The Desert Holocaust Memorial remains one of the National Sculptors' Guild's most important placements. We are so honored to be a part of this historic memorial that has provided a space for remembrance, education, and healing for people around the world since its placement in Palm Desert, California in 1995.
As you approach the Desert Holocaust Memorial, you see a circular row of trees. These trees represent life outside of the enclosed fence of the concentration camps. At the entry to the memorial you will see a bronze plaque which gives a chronology of the systematic deprivation by law of the civil rights, jobs, property and life of “non-Aryans” by the Nazi party. Inside the history pedestal is buried an urn containing the verified names of 12,000 Righteous Gentiles who hid or assisted those condemned by Nazi regime during the years of the Holocaust.
At the heart of the memorial are seven larger than life bronze figures representing the people and different aspects of the Holocaust. The standing man is intended to be defiant and accusing. He in part represents the resistance of the Jews and others that fought the Nazi tyranny. (Note the left forearm on this man bears the number tattooed on a local Holocaust survivor.)
The other figures are of a mother with two children begging for mercy, a boy from the ghetto, a rabbi praying, and finally the figure behind the group, a man alone, silent, dying. His death represents bigotry, ignorance, and hatred taken to its inevitable end.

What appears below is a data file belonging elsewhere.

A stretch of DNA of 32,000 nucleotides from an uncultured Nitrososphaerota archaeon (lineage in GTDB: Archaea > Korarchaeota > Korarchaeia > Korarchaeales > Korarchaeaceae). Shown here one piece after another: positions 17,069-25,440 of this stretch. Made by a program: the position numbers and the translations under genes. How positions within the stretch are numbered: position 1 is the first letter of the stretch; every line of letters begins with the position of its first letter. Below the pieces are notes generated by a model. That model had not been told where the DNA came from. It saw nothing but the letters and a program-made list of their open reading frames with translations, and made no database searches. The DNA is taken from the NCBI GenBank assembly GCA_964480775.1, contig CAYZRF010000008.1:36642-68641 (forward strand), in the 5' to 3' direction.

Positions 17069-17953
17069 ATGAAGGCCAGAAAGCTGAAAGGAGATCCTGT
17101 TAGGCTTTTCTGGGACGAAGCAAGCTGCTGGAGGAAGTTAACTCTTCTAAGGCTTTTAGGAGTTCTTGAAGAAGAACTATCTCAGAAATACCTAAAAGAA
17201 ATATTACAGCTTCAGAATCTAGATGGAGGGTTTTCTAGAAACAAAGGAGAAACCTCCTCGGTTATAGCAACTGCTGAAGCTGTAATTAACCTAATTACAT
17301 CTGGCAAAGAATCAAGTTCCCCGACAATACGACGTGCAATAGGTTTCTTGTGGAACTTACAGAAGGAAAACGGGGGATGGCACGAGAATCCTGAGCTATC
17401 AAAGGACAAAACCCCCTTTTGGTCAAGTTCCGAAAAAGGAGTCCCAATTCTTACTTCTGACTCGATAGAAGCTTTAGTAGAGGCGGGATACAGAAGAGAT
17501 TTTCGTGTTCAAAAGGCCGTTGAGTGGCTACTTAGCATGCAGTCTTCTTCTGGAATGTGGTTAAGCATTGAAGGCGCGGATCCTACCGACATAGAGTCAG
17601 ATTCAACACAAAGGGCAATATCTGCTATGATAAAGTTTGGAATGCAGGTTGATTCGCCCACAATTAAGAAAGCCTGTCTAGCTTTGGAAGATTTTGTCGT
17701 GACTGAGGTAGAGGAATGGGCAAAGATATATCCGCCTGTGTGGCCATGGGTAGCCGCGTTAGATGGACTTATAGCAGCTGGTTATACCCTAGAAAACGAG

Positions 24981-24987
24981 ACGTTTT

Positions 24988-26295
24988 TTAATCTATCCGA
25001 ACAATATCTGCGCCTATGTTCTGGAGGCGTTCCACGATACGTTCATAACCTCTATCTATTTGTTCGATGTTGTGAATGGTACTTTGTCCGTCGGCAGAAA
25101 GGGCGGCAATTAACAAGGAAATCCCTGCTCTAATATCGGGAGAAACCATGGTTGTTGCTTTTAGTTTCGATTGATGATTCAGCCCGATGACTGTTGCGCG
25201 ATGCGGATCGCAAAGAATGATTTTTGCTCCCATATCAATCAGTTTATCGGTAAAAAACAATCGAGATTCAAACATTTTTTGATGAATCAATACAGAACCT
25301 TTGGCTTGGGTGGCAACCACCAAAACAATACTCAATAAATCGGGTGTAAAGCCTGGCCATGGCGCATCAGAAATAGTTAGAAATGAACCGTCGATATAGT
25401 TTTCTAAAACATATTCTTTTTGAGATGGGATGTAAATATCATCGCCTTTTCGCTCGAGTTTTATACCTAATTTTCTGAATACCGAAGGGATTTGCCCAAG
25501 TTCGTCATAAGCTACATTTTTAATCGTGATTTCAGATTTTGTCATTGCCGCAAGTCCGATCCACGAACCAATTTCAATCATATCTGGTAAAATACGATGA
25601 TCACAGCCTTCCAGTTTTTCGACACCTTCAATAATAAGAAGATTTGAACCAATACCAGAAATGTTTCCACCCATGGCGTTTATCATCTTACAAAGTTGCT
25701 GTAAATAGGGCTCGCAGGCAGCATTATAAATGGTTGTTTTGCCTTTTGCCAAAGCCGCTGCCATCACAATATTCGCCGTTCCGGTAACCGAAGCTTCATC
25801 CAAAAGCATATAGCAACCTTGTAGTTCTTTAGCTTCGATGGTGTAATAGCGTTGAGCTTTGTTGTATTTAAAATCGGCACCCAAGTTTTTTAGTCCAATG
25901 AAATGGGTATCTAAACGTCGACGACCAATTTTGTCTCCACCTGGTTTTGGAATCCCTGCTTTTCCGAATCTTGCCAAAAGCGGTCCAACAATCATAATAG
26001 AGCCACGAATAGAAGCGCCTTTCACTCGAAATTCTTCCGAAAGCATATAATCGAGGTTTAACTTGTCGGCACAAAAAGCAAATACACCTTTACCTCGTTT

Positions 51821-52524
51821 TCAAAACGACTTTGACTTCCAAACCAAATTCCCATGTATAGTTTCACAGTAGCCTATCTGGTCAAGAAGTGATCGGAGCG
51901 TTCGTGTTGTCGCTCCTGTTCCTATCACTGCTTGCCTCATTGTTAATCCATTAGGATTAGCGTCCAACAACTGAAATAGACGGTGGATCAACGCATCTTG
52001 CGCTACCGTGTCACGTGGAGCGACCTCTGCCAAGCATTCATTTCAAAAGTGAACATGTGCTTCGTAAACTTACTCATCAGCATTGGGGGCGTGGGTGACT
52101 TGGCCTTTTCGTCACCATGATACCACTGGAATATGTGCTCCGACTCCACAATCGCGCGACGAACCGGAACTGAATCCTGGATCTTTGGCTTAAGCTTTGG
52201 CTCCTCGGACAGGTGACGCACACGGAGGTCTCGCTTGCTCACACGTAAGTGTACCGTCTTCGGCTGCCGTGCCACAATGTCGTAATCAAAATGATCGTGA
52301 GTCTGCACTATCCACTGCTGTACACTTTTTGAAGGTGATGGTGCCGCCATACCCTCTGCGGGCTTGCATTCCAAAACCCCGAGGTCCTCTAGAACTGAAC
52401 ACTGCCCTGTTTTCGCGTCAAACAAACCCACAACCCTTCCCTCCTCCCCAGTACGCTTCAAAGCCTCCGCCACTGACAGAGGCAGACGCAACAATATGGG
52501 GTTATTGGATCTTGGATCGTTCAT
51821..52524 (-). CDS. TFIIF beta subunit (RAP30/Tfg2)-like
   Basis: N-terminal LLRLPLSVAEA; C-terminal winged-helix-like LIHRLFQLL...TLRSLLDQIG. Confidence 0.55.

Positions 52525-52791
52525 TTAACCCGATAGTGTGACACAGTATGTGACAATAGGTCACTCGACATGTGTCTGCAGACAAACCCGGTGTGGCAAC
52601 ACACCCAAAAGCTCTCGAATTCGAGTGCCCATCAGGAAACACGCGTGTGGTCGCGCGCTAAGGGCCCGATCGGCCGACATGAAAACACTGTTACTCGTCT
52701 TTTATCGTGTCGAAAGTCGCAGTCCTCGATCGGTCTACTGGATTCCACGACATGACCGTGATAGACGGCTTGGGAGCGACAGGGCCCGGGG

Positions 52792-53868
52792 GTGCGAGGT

The faces and representations at the memorial were taken from actual photographic and news footage researched by the artist's team at the United States Holocaust Museum in Washington D.C.
The seven bronze figures are mounted on a double-tiered Star of David 20 feet across. The block granite is etched with a map of Europe indicating the location of the many concentration camps as well as the number of persons who perished.
The cobblestone and light standards are replicas of those at Auschwitz. Placed between the light posts are eleven bas reliefs telling the story of the Holocaust. A plaque located adjacent to each details the specific scene represented.
This memorial includes extensive provisions for educating people of all ages, races, and religions about the period of the Holocaust. It is a lesson about denial of basic civil rights. The monument memorializes lost parents, children, loved ones, and millions of innocent people. It is a place of respect, of respite, of mourning and of remembrance. It is also a monument of hope — hope that we can overcome bigotry and live among diversity in peace. -Desert Holocaust Committee.
JK Designs’ Principal, John Kinkade, founded the National Sculptors’ Guild in 1992 with a handful of sculptors who wished to find thoughtful public applications for their work. Representation has since grown to over 20 contracted sculptors and painters; plus an extended network of 200+ artists that our design team works with on a regular basis to meet each project's unique needs.